SB 1084 by Senator Don Gaetz (R-Destin) creates the "Right Medicine, Right Time Act", which requires Medicaid managed care plans, HMOs, and insurers that restrict medications by a step-therapy or fail-first protocol to have a clear and convenient process to request an override of the protocol. The bill requires these entities to grant an override of the protocol within 24 hours, under certain conditions. The bill also prohibits an HMO from requiring that a health care provider use a clinical decision support system or a laboratory benefits management program in certain circumstances. On February 1st, the bill is scheduled to be heard in the Health Policy Committee.
Study Bill Passes Committee This Week
HB 1353 by Rep. Mia Jones (D-Jacksonville) and SB 1686 by Senator Aaron Bean (R-Fernandina Beach) create the Telehealth Task Force within AHCA and require the task force to submit a report to Governor and Legislature. The bills require the task force to compile and analyze certain data and to conduct comparative analysis of the health insurance coverage available for telehealth services and for in-person treatment. On January 26th, the Health Policy Committee unanimously passed SB 1686 by a vote of 9 to 0. The House companion measure has not been heard.
On January 20th, the House Select Committee on Affordable Healthcare Access also considered and passed its own telehealth proposal, HB 7087. The bill creates s. 456.47, F.S., relating to the use of telehealth to provide health care services, which authorizes Florida licensed health care professionals to use telehealth to deliver health care services within their respective scopes of practice. The bill also authorizes out-of-state health care professionals to use telehealth to deliver health care services to Florida patients if they register with the Department of Health (DOH), meet certain eligibility requirements, and pay a fee. Under the bill, a registered telehealth provider may use telehealth, within the relevant scope of practice to provide health care services to Florida patients, but is prohibited from opening an office in Florida and from providing in-person health care services to patients located in Florida. The bill allows health care providers who are authorized to prescribe a controlled substance to use telehealth to do so except for chronic nonmalignant pain.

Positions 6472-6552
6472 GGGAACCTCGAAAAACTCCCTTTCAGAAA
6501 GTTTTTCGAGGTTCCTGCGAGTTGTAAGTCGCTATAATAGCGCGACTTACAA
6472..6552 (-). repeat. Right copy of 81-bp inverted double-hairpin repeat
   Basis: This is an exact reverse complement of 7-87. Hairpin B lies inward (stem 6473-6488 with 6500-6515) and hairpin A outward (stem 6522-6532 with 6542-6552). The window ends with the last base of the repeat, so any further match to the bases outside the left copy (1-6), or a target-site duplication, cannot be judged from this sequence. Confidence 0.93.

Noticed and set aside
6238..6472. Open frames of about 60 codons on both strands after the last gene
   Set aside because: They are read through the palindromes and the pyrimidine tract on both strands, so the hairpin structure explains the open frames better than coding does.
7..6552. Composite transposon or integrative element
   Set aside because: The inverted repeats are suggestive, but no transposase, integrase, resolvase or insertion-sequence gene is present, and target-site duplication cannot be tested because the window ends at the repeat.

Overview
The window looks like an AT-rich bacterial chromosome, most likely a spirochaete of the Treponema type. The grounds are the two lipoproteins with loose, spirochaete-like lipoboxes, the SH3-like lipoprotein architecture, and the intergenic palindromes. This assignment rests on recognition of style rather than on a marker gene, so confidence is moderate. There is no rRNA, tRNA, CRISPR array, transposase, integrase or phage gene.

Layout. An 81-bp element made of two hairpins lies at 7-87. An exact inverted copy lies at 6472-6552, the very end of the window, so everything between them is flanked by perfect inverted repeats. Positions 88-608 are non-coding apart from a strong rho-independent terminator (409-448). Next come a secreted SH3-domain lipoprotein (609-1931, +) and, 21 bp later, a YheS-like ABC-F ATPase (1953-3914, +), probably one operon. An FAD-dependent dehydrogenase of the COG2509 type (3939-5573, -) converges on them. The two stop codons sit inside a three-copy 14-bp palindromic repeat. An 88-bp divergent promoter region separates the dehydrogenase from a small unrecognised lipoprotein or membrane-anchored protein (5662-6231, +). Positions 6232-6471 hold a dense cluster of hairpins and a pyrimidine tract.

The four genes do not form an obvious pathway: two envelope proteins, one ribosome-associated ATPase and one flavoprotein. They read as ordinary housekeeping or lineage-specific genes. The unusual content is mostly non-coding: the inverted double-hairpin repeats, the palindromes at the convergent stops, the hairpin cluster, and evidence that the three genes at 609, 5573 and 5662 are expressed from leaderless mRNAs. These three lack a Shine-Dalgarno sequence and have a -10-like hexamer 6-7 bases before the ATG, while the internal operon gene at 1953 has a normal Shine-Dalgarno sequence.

Medical Marijuana / Right to Try Act
Senate Bill Postponed This Week
HB 307 by Rep. Matt Gaetz (R-Fort Walton Beach) and SB 460 by Senator Rob Bradley (R-Fleming Island) piggybacks on a law passed last session that allows terminally ill patients to gain access to experimental drugs that have not been approved for general use by the U.S. Food and Drug Administration. That law, called the "Right to Try Act," is limited to patients who have terminal conditions and requires that they get approvals from two physicians. These same conditions would apply and the legislation would not allow patients to receive medical marijuana that can be smoked. Unlike the law passed in 2014, this legislation would not be limited to non-euphoric medical marijuana, but it would be under the same regulatory framework contained in the 2014 law. On January 20th, SB 460 was scheduled to be heard in the Fiscal Policy Committee, but was postponed. There was no movement on the House companion bill this week.